BISMARCK, ND (KXNET) — A new study done by the Centers for Disease Control (CDC) suggests the expansion of ‘telehealth’ programs plays an important part in reducing the risk of drug overdoses and keeping people in treatment.
The term ‘telehealth’ often refers to the distribution of health services and health-related information — including long-distance consultation with medical professionals, medical education, counseling, and intervention — via social technology such as phones and computers.
A study published in the journal JAMA Psychiatry noted that during the pandemic, individuals with opioid use disorders (OUDs) who took part in telehealth services not only remained in treatment longer than usual but were also less likely to suffer drug-related overdoses. An increase in individuals taking MOUD (medications for opioid use disorder) was also reported. The key takeaways from the study include the following information:
- When two groups of Medicare beneficiaries (one that received OUD care before the COVID-19 pandemic and one that received OUD during the pandemic) were compared, people in the pandemic group were much more likely to receive OUD-related telehealth services compared to the pre-pandemic group (19.6% compared to the pre-pandemic’s 0.6%). They were also more likely to receive MOUD services (12.6% compared to pre-pandemic’s 10.8%)
- Among the COVID-19 pandemic group, receipt of OUD-related telehealth services was associated with significantly better MOUD treatment retention and lower risk of medically-treated overdoses.
“Strategies to increase access to care and MOUD receipt and retention are urgently needed, and the results of this study add to the growing research documenting the benefits of expanding the use of telehealth services for people with OUD,” said the acting director of the National Center for Injury Prevention and Control at the CDC and study’s lead author Dr. Christopher M. Jones in a press release. “The findings from this collaborative study also highlight the importance of working across agencies to identify successful approaches to address the escalating overdose crisis.”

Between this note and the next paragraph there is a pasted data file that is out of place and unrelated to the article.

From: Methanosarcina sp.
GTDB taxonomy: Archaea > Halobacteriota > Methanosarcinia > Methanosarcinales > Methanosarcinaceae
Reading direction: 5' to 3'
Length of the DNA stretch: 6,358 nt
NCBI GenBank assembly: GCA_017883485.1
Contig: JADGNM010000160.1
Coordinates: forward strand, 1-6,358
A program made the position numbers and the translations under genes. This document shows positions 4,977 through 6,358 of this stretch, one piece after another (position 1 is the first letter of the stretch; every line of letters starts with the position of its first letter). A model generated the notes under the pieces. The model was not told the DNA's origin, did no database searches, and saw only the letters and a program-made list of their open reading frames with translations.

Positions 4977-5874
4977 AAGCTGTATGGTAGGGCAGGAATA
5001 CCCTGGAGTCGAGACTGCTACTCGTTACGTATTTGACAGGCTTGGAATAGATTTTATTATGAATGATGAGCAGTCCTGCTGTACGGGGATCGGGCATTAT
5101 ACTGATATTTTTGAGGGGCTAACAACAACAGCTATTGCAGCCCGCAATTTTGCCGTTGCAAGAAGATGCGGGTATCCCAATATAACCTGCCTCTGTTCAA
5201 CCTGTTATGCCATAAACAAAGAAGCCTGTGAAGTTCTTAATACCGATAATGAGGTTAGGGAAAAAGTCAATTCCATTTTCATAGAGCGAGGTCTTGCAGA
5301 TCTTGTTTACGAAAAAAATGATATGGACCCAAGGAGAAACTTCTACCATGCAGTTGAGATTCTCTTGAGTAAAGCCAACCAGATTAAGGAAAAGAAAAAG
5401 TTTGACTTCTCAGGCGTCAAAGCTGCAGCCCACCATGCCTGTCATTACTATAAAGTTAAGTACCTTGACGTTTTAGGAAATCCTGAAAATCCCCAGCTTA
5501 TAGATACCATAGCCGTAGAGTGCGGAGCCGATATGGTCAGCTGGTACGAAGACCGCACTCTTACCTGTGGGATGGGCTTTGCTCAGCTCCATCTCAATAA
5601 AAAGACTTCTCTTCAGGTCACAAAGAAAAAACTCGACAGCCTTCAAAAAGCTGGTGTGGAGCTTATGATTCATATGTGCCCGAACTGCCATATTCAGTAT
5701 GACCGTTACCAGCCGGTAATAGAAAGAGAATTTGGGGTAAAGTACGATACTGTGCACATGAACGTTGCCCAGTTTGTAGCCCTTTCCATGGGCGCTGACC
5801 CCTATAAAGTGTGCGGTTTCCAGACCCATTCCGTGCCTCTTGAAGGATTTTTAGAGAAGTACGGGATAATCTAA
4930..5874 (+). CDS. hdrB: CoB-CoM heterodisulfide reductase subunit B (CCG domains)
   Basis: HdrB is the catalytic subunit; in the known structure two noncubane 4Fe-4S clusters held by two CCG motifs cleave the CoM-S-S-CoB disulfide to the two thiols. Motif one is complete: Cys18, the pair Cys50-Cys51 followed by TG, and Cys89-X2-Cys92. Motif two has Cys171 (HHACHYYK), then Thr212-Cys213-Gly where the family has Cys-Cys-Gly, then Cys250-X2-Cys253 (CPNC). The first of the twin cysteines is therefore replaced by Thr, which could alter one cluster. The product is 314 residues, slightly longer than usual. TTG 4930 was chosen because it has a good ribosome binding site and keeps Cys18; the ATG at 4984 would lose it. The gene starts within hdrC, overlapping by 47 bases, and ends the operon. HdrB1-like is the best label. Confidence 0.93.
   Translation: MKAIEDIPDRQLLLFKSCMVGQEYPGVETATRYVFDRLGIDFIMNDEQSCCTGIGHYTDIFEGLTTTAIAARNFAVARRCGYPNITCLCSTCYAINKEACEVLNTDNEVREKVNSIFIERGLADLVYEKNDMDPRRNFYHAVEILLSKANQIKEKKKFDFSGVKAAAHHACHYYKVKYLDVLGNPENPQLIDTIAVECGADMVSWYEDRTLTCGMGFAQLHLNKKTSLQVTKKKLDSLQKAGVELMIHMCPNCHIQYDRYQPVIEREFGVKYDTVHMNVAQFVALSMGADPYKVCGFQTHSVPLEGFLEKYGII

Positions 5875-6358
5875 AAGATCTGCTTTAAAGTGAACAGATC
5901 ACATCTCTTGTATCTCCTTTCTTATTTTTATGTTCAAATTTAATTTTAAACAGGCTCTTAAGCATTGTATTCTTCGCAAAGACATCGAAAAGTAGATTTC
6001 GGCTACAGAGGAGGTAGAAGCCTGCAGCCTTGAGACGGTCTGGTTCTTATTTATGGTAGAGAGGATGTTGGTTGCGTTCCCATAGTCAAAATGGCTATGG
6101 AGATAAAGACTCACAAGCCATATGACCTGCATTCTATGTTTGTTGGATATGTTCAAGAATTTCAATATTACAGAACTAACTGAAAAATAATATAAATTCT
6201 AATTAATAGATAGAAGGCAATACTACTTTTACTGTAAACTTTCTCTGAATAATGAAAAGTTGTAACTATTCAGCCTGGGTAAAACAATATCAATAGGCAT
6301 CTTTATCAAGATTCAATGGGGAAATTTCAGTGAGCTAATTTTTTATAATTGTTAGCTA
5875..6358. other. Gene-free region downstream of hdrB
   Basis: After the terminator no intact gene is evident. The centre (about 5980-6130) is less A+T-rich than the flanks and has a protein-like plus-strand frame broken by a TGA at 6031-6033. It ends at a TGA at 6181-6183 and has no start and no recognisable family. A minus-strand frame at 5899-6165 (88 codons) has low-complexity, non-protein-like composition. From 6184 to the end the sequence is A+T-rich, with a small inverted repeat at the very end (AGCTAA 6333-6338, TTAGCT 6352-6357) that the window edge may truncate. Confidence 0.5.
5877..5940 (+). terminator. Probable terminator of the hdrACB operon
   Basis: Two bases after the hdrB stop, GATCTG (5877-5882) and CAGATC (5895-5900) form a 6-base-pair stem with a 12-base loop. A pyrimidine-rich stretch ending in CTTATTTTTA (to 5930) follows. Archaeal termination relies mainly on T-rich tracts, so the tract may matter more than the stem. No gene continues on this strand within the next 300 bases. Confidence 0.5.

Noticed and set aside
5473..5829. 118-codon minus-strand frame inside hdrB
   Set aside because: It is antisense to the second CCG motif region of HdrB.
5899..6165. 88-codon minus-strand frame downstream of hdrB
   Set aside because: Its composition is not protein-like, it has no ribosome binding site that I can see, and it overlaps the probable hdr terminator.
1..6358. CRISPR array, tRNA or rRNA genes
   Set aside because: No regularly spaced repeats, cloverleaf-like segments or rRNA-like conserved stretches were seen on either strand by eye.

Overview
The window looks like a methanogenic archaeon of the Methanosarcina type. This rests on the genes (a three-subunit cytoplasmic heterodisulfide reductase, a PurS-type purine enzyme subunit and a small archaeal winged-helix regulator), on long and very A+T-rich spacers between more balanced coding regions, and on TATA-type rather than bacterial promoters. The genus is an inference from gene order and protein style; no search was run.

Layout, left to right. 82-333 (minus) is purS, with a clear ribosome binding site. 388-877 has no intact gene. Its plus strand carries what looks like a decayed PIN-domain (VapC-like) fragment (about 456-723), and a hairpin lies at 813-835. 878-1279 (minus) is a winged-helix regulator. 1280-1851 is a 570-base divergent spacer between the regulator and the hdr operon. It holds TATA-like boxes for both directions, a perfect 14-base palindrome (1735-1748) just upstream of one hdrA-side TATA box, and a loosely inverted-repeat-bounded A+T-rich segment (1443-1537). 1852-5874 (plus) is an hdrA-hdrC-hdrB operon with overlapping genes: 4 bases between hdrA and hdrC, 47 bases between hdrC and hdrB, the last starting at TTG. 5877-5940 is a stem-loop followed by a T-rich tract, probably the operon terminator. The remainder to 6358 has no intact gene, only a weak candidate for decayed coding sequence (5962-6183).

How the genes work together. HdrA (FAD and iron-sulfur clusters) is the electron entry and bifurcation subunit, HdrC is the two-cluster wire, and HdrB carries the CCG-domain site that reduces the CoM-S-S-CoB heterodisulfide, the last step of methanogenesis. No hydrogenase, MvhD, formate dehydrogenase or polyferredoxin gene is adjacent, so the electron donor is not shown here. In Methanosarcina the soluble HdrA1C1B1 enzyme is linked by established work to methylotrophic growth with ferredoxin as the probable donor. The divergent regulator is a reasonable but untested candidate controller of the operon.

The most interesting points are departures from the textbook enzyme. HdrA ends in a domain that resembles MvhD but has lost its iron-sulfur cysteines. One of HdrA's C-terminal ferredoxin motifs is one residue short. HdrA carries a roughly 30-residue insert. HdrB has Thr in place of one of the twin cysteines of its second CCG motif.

While successful health services were reported in the study, and telehealth programs have been associated with reduced overdoses and increased treatment, it was also noted that some groups — particularly non-Hispanic black persons and individuals living in the southern United States — were less likely to receive these services. The study and CDC state that this information further highlights the need for more efforts to eliminate the ‘digital divide’ and reduce inequalities in access to care and services.
“The expansion of telehealth services for people with substance use disorders during the pandemic has helped to address barriers to accessing medical care for addiction throughout the country that have long existed,” said deputy director of the National Institute on Drug Abuse and senior author of the study Wilson Compton, M.D., in the release. “Telehealth is a valuable service and when coupled with medications for opioid use disorder can be lifesaving. This study adds to the evidence showing that expanded access to these services could have a longer-term positive impact if continued.”
If you or someone close to you needs help for a substance use disorder, talk to your doctor or call SAMHSA’s National Helpline at 1-800-662-HELP or go to SAMHSA’s Behavioral Health Treatment Services website.